You are currently browsing the tag archive for the ‘Paul H. Townsend’ tag.

MRC is located on the east side of the entrance to the Welland Canal.  This was a part of the trip I was eager to see. I recall seeing English River for as long as I’ve taken photos on the Lakes.  Paul H. Townsend I first saw here.

Townsend dates from 1945, and

English River  . . . from 1961. Here’s a post I did on her 10 years ago.

 

Marcoux Princess of Acadia arrived here on a towline from the Maritimes.  Click here for photos of her on the Saint Lawrence a year and a half ago.

 

Doubled up at the south end of the scrap yard were Algorail and Algoway, launched in 1968 and 1972, respectively.

 

Algoway on a towline was featured here.  This is the first post that includes Algorail.

 

All photos by Will Van Dorp.

 

These photos I took on a road trip 10 years ago.  Revisiting some photos from this trip underscores how little I know about the inland waterways.  Let’s start in Pittsburgh with Consol Energy’s Gabriel.

Farther west at Pike Island locks, Brenda Rose pushes some large components up the Ohio.

Downstream across from the stadiums in Cincinnati, Shirley B waits at the dock.

McGinnis’ Canadian heads upstream.

And still in Cincinnati, TPG Mt Vernon Marine’s William Jeffrey Bayer moves coal downstream.  I wonder how they identify themselves on the radio.

Belle of Louisville–in Louisville–is a piece of history, launched only a little over 50 years after Herman Melville stopped by the port.

Cutting north to follow the eastern side of Lake Michigan, we came upon Captain George, looking immaculate for a 1929 built tug, here alongside Silversides.

This classic fish tug had no markings anywhere.

Nibroc, here in Muskegon, dates from 1938.

And finally, Paul H. Townsend, has since been towed to Port Colborne to be scrapped.  I hope to see her remnants, macabre as that may sound, when I pass through there in early August.

All photos taken in late spring 2008 by Will Van Dorp, who’s currently doing a trip taking in coastlines and waterways not explored before.

 

 

Allen Baker  has worked on four of the five Great Lakes in recent weeks and shares the next four fotos.  Massachusetts has that low, upswept “laker look” that reminds me of Grouper, which I’ve not received updates on.  Any guesses on location of the shot and launch date of Massachusetts?

For launch date, you were right if you said . . . 1928!  She’s 79′ x 20′ x 12′ and operates with Great Lakes Towing.  And then there’s Manistee, delivered in May 1943 to Reiss Steamship Company.  Since then, her original triple expansion

steam power plant  was replaced by a slightly-more powerful 2950 hp diesel engine and equipped with a 250′ self-unloader.  By the way, Reiss once owned Grouper, also.

Like most lakers, Manistee is long and narrow (621′ x 60′ x 35′), with a bluff bow, maximizing cargo space, and a wheel house forward with a stern “island” over the power plant.   The oldest laker operating on the “big lakes” is St. Marys Challenger, still hauling bulker cargo since its launch in February 1906!!  It still uses a Skinner Uniflow 3500 hp steam engine.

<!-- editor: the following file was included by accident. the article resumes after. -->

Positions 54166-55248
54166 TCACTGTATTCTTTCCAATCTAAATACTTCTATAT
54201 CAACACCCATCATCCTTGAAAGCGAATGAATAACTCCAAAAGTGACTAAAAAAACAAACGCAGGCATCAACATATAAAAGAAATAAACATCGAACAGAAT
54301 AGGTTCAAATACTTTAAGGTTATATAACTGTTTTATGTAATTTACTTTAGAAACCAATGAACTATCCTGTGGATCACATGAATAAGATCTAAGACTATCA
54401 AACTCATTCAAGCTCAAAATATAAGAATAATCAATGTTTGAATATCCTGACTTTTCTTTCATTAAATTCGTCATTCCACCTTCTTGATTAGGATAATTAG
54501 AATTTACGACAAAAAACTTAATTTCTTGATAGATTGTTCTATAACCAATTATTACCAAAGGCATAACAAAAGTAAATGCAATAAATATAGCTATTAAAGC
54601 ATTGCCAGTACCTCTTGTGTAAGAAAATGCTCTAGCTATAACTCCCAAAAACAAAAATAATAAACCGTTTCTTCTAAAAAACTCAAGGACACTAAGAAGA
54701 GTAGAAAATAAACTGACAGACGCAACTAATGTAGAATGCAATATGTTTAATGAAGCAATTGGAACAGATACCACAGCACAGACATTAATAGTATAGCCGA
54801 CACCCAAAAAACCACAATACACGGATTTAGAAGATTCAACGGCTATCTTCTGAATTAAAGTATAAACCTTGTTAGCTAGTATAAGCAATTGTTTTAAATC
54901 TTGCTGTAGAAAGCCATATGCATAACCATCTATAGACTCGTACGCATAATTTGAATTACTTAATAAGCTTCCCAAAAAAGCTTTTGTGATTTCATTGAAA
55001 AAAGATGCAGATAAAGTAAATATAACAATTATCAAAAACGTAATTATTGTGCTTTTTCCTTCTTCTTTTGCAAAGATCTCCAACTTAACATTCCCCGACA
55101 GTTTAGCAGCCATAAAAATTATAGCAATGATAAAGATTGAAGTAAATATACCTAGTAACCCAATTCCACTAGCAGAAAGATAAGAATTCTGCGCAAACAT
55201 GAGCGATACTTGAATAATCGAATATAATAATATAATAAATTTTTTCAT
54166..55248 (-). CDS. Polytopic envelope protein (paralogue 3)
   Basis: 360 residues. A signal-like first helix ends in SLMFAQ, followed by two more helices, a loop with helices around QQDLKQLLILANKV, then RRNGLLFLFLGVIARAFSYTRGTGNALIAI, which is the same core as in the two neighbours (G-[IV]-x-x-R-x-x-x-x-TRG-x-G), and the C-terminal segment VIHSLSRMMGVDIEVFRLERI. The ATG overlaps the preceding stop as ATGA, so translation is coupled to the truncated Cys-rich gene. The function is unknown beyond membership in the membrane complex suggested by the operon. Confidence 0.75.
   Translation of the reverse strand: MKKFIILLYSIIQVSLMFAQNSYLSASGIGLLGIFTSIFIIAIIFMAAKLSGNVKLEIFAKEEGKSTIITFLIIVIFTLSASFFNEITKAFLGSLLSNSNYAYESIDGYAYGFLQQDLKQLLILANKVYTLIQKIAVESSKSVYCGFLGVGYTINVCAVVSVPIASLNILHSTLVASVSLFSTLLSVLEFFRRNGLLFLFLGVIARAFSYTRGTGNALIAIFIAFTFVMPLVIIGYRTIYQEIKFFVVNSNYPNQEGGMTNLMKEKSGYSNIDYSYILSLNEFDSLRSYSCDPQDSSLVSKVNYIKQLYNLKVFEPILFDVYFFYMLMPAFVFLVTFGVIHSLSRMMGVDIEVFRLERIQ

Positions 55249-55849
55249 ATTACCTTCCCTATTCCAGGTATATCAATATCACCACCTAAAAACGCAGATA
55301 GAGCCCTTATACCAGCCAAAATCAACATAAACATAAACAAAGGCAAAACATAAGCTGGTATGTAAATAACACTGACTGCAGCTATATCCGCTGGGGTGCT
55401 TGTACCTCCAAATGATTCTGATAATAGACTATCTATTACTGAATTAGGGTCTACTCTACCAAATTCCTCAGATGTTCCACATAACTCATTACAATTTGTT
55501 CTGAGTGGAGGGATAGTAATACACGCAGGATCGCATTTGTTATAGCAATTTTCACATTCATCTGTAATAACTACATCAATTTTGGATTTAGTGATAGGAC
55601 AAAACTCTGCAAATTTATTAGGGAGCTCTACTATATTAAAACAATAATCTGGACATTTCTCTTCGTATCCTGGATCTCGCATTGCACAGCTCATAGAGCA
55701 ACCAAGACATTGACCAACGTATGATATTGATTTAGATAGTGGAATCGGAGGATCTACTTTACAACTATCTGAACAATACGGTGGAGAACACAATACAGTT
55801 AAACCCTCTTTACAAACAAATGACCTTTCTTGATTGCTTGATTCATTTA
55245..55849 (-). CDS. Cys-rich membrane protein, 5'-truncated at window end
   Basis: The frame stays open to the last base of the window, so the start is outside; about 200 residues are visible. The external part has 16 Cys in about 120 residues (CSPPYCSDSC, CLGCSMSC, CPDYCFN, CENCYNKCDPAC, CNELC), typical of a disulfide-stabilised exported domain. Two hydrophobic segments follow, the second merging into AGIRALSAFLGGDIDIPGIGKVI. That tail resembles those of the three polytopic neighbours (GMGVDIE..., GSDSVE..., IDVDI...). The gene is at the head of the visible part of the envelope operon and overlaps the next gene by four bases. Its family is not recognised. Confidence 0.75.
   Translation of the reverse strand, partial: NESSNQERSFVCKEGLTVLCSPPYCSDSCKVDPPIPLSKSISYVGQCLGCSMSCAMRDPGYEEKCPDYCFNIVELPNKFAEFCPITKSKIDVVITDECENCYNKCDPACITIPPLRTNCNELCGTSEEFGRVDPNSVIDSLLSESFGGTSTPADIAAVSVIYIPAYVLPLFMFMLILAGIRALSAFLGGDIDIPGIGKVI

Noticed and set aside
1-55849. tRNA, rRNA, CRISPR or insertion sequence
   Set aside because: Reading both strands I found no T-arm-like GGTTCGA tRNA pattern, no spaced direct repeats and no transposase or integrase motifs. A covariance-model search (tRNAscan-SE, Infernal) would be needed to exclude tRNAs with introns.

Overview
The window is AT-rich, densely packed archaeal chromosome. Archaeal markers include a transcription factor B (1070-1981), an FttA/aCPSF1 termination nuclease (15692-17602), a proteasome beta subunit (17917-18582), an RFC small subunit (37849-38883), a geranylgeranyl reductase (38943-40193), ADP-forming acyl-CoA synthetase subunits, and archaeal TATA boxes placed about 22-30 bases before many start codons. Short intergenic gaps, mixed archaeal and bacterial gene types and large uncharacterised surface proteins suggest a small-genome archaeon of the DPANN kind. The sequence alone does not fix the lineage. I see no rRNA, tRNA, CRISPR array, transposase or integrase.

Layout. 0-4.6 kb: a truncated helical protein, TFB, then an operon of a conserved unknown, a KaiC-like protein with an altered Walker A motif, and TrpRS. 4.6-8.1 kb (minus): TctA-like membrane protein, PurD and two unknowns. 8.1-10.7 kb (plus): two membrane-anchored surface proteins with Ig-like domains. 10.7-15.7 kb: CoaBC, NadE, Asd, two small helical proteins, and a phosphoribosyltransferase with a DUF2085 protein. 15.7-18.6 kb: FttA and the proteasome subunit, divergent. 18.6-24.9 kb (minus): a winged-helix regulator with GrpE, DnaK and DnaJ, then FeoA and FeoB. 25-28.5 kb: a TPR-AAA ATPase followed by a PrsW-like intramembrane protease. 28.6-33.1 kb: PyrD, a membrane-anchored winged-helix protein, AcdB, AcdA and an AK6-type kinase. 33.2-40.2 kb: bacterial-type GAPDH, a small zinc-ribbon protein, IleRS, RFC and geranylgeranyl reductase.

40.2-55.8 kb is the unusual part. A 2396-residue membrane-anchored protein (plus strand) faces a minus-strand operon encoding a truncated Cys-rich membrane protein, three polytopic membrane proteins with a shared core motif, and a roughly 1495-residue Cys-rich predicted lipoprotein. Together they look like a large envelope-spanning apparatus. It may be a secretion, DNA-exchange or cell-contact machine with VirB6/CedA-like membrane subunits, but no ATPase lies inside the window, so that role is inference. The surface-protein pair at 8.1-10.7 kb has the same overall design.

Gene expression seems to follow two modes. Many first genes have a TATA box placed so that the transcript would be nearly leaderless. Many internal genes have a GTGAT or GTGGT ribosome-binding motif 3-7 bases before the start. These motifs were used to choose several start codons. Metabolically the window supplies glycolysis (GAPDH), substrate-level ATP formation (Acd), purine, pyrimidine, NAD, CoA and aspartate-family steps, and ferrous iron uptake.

I took the next two fotos in Muskegon, MI, in June 2008, where Paul H. Townsend has been idled since 2005.  A fascinating detail about Townsend is its conversion:  built in Wilmington, CA in 1945, it was lengthened from 339′ x 50′  to 447′ x 50′ in 1952 . . . in Hoboken, NJ.   The wheelhouse was moved forward in a separate modification in 1958 on Lake Erie.  If you click on the link above, you’ll find before/after fotos.

When last sailing, she hauled gypsum or cement, now more frequently carried on barges pushed by the likes of  Samuel de Champlain.  Notice the same fleet colors.  In this 2008 post, notice the second vessel (in a Lake Ontario port)  down in the same colors as Townsend.

A “laker” moved into the sixth boro in the summer of 2005.  Ocean and Coastal Consultants and Bayshore Recycling use Valgocen (ex-Algocen) in the dredged materials decontamination process (See p. 2 in this newsletter.).  Valgocen currently lives along the Raritan River,

startling me every time I notice it.  A laker . . . in an estuary.  But there it is was, repurposed.  The foto below–as the one above– shows it in the St. Lawrence on its way to the sixth boro towed by tugs from Atlantic Towing Limited.  See important update at the end of this post.

Thanks to Allen Baker for the first four fotos, and to Kent Malo for the last two.

And if you hadn’t felt totally confident, Allen’s fotos were taken in the Calumet River, Chicago, an ocean port.

Unrelated . ..  I’ve been reading DieselDuck’s archives, not homing in on any particular post, just enjoying the sweep of their focus.  Check them out here.

UPDATE:  Jeff’s comment got me looking and –sure enough–Valgocen is no more, having reborn as  J W Shelley, back at work on the Great Lakes, as of this writing between Montreal and Lake Erie. Thanks, Jeff.

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